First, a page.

Tuesday, 9 August 2011

Author Spotlight Week -Vijaya Schartz shares her passion for Science Fiction

After a period of being fascinated by the classics, then by Mystery novels as a reader, I discovered science fiction and fell in love. So many possibilities... It became a passion. What if?

Yet, as I was reading more and more science fiction, one element was always missing. Sometimes the stories ended on a depressing note, and there was nothing to deter from the somber themes. Even when the hero won in the end, he was usually alone.

For superheroes of comic books, victory was always bittersweet, as they had to protect their anonymity. I found that disturbingly unfair. Of course if they could just get the girl and be happy, it would be the end of their career. Can't imagine Superman kissing his wife and a bunch of snotty kids goodbye before jumping out the window to go save the planet from a nefarious intergalactic villain...

Later, when I discovered traditional Romance, I found it a little too mild and lacking in action and external conflict. I yearned for a grander scope to the stories, not just two people's happiness. I did however appreciate the guarantee of some kind of happily ever after at the end. It made me feel safe and fuzzy.

Then, when I decided to write for publication, what came naturally to me was science fiction. But I still yearned for a romantic thread.

Some of my friends say I come from another world, that I am a time traveler from the future who forgot who she was. I don't know about that, but it would explain a lot. LOL. I believe I have a solid imagination. But is it really imagination?

Thanks to my extensive travels and contacts with many earthly cultures, I can also discern which elements of a culture are purely Human (if any really are), which are dictated by survival, and which are ingrained from a young age, learned through experience, or forced upon an individual to fit specific cultural standards.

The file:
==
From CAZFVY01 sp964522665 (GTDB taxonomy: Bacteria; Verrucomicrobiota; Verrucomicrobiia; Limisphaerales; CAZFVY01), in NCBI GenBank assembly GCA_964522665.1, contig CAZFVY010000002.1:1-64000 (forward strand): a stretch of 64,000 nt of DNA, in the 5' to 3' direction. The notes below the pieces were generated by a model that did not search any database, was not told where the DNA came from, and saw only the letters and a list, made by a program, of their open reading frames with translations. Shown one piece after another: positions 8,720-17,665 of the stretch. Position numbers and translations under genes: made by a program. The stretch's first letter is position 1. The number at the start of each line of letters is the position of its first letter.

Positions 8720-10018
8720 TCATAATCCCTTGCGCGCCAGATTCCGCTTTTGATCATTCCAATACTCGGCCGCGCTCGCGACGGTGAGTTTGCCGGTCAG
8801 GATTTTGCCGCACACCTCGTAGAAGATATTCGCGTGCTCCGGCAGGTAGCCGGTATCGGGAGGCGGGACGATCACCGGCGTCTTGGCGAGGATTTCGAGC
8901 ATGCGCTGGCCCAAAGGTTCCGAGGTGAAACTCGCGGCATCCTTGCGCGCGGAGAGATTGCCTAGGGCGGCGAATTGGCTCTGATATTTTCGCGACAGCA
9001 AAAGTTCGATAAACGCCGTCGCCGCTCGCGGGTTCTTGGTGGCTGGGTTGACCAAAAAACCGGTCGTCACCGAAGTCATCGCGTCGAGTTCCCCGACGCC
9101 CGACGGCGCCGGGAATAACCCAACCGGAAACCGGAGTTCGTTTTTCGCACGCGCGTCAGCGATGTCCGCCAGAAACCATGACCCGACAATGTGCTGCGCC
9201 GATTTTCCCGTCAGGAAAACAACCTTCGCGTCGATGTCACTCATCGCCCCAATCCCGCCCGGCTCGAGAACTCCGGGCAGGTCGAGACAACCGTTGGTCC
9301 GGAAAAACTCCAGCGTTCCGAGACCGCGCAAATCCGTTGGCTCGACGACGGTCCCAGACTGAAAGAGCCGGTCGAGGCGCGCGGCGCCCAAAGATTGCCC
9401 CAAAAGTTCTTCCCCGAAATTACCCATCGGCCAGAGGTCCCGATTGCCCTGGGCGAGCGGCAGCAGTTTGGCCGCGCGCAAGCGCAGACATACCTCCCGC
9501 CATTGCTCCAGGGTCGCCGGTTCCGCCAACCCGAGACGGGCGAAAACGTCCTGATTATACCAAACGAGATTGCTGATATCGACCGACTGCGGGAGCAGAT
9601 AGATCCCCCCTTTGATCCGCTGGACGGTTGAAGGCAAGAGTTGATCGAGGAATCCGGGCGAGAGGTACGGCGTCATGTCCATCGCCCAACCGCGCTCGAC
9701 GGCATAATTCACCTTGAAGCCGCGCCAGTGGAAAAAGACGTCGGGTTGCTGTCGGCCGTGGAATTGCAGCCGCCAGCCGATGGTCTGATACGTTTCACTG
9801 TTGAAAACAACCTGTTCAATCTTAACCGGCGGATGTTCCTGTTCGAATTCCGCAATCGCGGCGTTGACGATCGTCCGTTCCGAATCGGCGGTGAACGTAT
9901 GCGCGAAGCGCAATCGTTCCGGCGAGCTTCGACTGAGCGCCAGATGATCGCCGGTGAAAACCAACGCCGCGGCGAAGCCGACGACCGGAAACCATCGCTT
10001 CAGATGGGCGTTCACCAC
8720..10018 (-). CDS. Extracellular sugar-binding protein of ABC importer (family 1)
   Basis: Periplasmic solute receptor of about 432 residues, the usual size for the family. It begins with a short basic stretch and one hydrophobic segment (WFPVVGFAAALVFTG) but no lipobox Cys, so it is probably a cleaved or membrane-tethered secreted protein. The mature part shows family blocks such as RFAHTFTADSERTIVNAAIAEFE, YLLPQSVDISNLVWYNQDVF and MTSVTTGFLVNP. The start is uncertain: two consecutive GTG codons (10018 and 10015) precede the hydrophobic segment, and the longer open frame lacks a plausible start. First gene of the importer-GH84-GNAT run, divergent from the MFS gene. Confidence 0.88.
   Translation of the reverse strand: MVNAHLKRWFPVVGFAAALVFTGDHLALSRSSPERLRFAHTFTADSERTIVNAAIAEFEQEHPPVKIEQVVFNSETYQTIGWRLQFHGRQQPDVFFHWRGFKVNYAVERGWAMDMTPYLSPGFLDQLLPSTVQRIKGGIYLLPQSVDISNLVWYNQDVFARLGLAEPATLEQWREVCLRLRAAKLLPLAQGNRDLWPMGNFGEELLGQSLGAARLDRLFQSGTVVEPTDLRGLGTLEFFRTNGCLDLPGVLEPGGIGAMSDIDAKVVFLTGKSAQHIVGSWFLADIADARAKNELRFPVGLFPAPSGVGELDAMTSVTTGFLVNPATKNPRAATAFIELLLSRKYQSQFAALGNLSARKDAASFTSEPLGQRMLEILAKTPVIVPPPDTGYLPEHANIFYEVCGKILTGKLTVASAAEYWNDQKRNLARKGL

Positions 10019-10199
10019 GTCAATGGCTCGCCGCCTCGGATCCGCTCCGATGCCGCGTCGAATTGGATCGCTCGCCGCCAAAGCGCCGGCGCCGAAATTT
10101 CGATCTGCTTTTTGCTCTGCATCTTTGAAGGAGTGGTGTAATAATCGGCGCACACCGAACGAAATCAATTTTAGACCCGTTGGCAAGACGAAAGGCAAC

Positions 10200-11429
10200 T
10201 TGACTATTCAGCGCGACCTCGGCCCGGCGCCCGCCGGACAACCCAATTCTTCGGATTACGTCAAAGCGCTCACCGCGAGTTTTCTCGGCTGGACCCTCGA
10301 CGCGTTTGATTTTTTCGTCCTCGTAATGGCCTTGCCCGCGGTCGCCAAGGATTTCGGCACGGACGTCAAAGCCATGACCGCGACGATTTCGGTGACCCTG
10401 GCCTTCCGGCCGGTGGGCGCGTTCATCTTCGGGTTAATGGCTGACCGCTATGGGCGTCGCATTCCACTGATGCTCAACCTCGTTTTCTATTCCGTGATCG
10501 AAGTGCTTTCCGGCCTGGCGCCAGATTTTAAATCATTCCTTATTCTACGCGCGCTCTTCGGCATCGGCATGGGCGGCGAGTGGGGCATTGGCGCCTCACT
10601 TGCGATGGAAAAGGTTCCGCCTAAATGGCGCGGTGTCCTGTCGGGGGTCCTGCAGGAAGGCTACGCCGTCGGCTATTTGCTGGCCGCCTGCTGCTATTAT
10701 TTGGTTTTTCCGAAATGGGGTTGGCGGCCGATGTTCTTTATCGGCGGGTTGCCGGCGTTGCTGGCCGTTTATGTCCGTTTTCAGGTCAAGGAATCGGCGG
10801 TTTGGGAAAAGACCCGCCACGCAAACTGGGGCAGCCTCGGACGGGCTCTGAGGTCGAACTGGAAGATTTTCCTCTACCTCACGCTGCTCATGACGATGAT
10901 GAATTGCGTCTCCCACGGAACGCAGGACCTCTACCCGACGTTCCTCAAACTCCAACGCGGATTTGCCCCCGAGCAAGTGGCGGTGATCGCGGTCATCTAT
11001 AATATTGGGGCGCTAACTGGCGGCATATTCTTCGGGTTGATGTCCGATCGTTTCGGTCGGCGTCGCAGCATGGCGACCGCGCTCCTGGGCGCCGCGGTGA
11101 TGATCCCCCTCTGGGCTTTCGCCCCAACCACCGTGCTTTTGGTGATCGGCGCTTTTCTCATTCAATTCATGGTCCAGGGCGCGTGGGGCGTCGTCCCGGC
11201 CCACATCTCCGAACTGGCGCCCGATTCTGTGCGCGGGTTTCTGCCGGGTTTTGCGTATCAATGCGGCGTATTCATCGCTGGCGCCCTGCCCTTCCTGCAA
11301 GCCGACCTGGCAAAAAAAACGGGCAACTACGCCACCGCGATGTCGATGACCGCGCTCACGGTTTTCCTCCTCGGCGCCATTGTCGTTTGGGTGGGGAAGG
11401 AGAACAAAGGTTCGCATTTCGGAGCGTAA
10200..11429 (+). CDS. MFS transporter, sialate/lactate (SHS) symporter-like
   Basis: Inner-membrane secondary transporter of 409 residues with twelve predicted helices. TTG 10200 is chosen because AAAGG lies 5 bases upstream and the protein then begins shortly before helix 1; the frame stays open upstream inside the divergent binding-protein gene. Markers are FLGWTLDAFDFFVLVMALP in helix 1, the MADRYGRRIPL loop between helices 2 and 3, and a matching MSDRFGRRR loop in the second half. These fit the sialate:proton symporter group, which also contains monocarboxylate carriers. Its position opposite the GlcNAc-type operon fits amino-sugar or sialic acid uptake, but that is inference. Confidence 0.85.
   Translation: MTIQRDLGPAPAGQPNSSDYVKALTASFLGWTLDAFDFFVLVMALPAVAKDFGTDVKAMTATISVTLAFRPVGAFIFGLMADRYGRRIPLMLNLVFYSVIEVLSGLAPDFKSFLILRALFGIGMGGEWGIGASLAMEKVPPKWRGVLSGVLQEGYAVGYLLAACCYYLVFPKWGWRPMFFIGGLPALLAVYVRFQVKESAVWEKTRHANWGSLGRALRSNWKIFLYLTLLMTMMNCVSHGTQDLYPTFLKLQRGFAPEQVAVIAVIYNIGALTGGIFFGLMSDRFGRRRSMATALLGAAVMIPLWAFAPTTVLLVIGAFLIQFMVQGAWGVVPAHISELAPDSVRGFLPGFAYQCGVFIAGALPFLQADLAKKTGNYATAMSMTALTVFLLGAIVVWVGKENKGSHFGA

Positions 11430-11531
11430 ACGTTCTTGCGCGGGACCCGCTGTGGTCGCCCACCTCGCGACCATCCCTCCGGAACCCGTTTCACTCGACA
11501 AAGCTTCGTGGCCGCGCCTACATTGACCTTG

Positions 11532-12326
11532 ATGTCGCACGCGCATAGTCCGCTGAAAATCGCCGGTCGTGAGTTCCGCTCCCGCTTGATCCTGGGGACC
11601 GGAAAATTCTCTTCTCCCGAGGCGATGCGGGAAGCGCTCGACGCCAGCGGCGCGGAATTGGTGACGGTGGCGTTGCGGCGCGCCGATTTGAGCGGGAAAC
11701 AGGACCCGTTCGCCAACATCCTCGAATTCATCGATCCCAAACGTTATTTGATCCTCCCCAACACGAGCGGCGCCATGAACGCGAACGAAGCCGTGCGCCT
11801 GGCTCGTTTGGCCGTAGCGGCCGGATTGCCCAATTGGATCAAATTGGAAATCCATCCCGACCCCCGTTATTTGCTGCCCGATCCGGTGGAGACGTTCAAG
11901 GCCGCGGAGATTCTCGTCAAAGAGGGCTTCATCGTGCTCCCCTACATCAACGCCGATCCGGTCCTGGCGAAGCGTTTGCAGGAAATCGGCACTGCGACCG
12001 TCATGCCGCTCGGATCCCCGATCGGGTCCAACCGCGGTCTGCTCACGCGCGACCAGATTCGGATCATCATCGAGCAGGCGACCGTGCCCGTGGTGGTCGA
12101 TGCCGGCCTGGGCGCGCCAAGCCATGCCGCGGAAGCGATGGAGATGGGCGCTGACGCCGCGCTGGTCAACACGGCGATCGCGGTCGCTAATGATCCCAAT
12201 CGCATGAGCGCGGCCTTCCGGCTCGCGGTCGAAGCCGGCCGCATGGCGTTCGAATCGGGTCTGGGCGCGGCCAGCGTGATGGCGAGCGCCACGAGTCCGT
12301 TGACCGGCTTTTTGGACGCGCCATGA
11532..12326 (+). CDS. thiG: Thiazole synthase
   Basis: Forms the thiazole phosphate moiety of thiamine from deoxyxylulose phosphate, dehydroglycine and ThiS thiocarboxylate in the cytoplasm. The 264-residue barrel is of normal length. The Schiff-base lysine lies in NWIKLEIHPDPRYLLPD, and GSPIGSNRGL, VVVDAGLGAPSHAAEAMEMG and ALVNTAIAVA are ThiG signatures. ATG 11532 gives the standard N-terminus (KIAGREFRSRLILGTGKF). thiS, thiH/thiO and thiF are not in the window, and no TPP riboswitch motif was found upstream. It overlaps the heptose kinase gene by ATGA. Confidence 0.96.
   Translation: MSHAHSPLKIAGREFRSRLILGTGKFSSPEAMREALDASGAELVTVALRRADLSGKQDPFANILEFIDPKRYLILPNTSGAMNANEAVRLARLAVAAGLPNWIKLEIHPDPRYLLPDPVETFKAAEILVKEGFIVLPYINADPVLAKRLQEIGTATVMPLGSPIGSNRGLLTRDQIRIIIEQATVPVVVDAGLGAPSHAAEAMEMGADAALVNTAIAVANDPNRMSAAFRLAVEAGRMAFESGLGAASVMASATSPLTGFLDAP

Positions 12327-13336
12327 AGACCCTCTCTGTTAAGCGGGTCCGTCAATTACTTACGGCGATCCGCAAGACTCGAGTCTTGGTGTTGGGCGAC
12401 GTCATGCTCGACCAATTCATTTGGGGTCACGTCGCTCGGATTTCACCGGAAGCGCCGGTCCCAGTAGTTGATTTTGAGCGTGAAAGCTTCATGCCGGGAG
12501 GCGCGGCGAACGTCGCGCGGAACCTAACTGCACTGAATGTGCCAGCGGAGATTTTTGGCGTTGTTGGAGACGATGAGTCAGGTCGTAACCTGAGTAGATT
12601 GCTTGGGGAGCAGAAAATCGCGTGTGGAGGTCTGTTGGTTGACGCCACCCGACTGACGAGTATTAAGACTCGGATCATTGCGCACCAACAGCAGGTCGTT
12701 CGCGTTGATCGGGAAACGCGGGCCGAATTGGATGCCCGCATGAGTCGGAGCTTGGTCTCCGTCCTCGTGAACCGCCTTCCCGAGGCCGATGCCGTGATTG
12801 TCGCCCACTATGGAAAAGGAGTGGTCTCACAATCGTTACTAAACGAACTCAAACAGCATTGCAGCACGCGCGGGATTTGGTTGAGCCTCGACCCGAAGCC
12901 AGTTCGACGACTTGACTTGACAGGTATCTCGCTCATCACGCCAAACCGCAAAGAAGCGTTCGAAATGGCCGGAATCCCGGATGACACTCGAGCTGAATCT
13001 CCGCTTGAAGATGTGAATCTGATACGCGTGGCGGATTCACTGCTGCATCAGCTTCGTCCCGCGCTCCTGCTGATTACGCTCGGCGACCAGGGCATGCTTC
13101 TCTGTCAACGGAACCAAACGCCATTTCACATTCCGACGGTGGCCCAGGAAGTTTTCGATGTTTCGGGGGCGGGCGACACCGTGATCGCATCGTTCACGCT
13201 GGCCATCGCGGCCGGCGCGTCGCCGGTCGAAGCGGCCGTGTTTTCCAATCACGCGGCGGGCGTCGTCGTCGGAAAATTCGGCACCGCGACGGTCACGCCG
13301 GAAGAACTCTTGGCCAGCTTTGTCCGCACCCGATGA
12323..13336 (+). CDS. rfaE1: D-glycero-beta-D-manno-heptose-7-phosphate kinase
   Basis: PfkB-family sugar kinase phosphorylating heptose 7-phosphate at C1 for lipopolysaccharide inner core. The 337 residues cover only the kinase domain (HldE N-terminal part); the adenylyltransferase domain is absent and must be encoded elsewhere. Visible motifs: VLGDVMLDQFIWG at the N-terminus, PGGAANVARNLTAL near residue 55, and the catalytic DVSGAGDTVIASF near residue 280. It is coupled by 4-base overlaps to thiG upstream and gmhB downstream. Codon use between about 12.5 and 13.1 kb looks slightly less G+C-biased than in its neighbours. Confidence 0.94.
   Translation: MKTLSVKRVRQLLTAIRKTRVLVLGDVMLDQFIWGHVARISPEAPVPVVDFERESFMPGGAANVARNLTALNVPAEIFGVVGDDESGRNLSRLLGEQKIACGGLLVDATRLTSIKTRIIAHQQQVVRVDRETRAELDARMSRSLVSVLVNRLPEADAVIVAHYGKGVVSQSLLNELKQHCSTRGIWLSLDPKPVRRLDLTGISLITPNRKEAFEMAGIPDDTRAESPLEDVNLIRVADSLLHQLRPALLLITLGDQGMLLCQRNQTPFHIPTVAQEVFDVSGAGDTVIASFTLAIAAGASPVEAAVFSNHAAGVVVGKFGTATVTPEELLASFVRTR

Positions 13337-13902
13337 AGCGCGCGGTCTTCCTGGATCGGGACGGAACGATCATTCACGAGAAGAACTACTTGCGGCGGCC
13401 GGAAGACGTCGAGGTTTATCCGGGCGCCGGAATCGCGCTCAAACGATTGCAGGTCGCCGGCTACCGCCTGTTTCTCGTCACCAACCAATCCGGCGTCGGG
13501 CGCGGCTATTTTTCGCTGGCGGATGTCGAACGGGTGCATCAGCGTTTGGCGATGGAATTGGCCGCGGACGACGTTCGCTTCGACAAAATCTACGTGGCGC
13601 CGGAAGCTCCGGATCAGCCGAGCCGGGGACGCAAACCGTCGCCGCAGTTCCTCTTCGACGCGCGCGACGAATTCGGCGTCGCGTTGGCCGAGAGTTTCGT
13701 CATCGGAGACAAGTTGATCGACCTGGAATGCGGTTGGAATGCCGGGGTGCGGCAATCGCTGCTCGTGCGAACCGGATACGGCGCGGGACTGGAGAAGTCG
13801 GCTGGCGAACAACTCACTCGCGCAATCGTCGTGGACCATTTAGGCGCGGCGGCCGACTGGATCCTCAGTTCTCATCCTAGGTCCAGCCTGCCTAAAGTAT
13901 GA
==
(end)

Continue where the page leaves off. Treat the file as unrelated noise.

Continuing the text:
This discerning skill now allows me to write believable futuristic worlds and characters, even if their looks, their circumstances or origins would be unlikely in our world. It's a matter of justifying the differences to suspend the reader's ingrained beliefs.

So now, I write romantic science fiction with a kick, where I get the best of two worlds, with a guaranteed satisfying ending through the love story. So many science fiction novels tend to be dark and depressing. Not mine. My action-packed stories and kick-butt heroines lend themselves to many romantic conflicts, and I found that science-fiction is a perfect stage for it.

Find out more about my books at: http://www.vijayaschartz.com


  1. I agree Vijaya, who wents to spend hours reading something that is depressing. What experiences did you have in India that were included in Blue Lioness?

  2. Hi, Linda:

    Thanks for the question.

    In different cultures, like in rural India for example, people's values and concerns are very different from those of the big cities and highly industrialized societies. Weather, for example is one of their main concerns. Family is another one. They react differently when faced with a problem. I like to think my created worlds are real enough to demonstrate that kind of thinking.

    Of course, politics and corruption are the same everywhere at all times. LOL

  3. I admire your insight, Vijaya. You definitely have a handle on world building. I'm so glad you're at DBP!

  4. Thanks, Melanie. I'm proud to be a DBP author. I am in very good company.

  5. Vijaya, I love the Chronciles of Kassouk series and what you do so well with it is that you find the perfect balance between the characters and the adventure. You tell a story that just sucks one in and doesn't let go. You make your sci-fi believable and you don't overload the reader with too much technobabble.

    Looking forward to reading Blue Lioness.

  6. Vijaya - congrats on being such a trail blazer!

    I love that you give superhumans/superheroes their well-deserved happy endings.